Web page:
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Saudi Arabia: Ministry of Justice should Stop Defamation of Rape Victim

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Lone_Star_Dem Donating Member (1000+ posts) Send PM | Profile | Ignore Wed Nov-28-07 06:10 PM
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Saudi Arabia: Ministry of Justice should Stop Defamation of Rape Victim
Source: Human Rights Watch

(New York, November 28, 2007) � The Saudi Ministry of Justice should immediately stop publishing statements aimed at damaging the reputation of a young Saudi rape victim who spoke out publicly about her ordeal and her efforts to find justice, Human Rights Watch said today. In response to international outcry over the case, the Ministry of Justice published two statements on its website on November 20 and 24 alleging that the rape victim confessed to engaging in illicit acts and was undressed in a car prior to the rape. The second statement said that "the main reason the crime took place was because the woman and her companion, who exposed her to this heinous crime, did not follow the law ." The Ministry voiced regret that the media provided an "unjustified defense" of the woman. A representative of the ministry also appeared on television blaming her for the attack and strongly hinting that she had engaged in adultery.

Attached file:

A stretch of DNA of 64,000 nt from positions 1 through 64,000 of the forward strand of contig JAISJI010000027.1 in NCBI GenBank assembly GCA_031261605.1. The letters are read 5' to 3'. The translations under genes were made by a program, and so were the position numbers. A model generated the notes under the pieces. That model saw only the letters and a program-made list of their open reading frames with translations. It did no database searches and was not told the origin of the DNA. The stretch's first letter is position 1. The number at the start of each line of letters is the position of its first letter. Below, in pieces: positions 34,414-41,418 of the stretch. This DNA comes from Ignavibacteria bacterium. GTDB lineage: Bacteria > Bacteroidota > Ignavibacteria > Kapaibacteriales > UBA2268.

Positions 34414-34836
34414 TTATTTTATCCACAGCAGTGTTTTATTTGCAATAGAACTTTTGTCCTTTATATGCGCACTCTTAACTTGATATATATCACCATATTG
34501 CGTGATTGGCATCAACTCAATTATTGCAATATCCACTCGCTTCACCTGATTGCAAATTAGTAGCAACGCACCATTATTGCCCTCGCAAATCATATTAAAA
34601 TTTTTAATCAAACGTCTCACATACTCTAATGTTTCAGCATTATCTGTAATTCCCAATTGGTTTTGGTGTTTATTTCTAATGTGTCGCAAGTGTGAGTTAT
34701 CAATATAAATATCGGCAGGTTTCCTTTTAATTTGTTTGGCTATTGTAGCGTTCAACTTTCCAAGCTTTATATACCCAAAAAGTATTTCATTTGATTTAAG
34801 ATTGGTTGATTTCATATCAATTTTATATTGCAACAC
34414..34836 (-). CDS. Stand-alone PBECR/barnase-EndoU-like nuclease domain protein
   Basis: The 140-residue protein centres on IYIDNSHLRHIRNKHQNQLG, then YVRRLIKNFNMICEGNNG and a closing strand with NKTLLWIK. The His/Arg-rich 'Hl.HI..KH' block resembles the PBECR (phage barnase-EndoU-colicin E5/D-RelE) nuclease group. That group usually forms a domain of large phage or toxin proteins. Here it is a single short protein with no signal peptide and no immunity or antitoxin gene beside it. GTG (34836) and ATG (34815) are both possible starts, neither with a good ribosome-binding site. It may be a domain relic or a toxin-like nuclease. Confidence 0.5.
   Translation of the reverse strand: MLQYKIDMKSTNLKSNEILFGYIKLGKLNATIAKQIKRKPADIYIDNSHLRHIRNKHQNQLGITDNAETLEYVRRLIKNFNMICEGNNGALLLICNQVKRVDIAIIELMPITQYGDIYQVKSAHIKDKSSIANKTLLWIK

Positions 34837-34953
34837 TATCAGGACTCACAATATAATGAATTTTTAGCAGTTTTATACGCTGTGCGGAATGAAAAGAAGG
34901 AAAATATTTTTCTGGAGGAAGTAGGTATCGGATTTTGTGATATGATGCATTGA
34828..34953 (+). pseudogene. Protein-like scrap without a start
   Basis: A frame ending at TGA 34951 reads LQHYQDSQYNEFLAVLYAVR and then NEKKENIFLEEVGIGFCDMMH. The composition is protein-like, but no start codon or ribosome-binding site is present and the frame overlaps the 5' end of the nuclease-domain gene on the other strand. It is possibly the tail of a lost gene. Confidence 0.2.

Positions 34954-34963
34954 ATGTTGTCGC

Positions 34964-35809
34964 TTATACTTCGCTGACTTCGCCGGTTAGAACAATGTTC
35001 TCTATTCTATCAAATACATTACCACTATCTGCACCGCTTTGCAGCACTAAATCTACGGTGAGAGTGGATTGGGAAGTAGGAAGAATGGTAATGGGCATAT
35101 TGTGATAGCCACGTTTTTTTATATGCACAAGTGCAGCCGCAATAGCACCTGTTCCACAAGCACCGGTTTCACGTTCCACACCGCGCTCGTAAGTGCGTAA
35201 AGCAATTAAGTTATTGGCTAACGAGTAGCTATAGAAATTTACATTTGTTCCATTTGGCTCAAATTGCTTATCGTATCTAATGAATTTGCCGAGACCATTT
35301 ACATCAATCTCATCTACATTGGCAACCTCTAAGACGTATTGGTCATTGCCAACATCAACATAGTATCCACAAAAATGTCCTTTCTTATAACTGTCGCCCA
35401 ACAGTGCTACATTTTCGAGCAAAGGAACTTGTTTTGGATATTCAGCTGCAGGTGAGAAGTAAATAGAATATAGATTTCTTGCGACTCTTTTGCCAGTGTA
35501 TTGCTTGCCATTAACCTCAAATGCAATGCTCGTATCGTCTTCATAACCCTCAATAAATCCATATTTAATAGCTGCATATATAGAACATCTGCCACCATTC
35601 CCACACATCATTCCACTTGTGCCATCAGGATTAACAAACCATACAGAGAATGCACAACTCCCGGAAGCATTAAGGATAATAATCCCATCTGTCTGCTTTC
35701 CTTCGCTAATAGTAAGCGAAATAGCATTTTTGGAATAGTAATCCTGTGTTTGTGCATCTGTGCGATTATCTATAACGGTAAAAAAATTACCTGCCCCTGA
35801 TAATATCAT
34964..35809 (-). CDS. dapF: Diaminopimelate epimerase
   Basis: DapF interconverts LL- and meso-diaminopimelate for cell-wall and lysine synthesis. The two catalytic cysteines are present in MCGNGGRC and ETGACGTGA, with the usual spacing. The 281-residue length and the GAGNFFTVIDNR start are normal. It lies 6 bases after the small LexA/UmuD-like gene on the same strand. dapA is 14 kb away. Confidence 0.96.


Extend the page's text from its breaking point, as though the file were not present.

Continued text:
"The Ministry of Justice's response to criticism of its unjust verdict has been appalling," said Farida Deif, researcher in the women's rights division of Human Rights Watch. "First, they attempted to silence this young woman and now they're trying to demonize her in the eyes of the Saudi public."

<snip>

On November 24, a participant in a Saudi internet site (www.alsaha.com ) published what appear to be parts of the initial verdict rendered in October 2006 in language strongly resembling the brief statement of the Ministry of Justice of November 24, 2007. The woman and her lawyer never received the initial verdict or the November 14 verdict, despite repeated attempts to obtain it. The internet participant wrote that one of the judges in the Qatif General Court is his source. Lawyer al-Lahim has said that the Ministry of Justice statement and, apparently, the verdict, relied on statements provided by the rapists in order to diminish their crime.

Human Rights Watch has repeatedly called on King Abdullah to immediately void the verdict and drop all charges against the rape victim and to order the court to end its harassment of her lawyer.



Read more: http://www.alertnet.org/thenews/newsdesk/HRW/ece512d544...



Good. More bad press over their 'verdict'.
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Danger Mouse Donating Member (1000+ posts) Send PM | Profile | Ignore Wed Nov-28-07 07:23 PM
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1. The Saudis love freedom just as much as us, right??
:P
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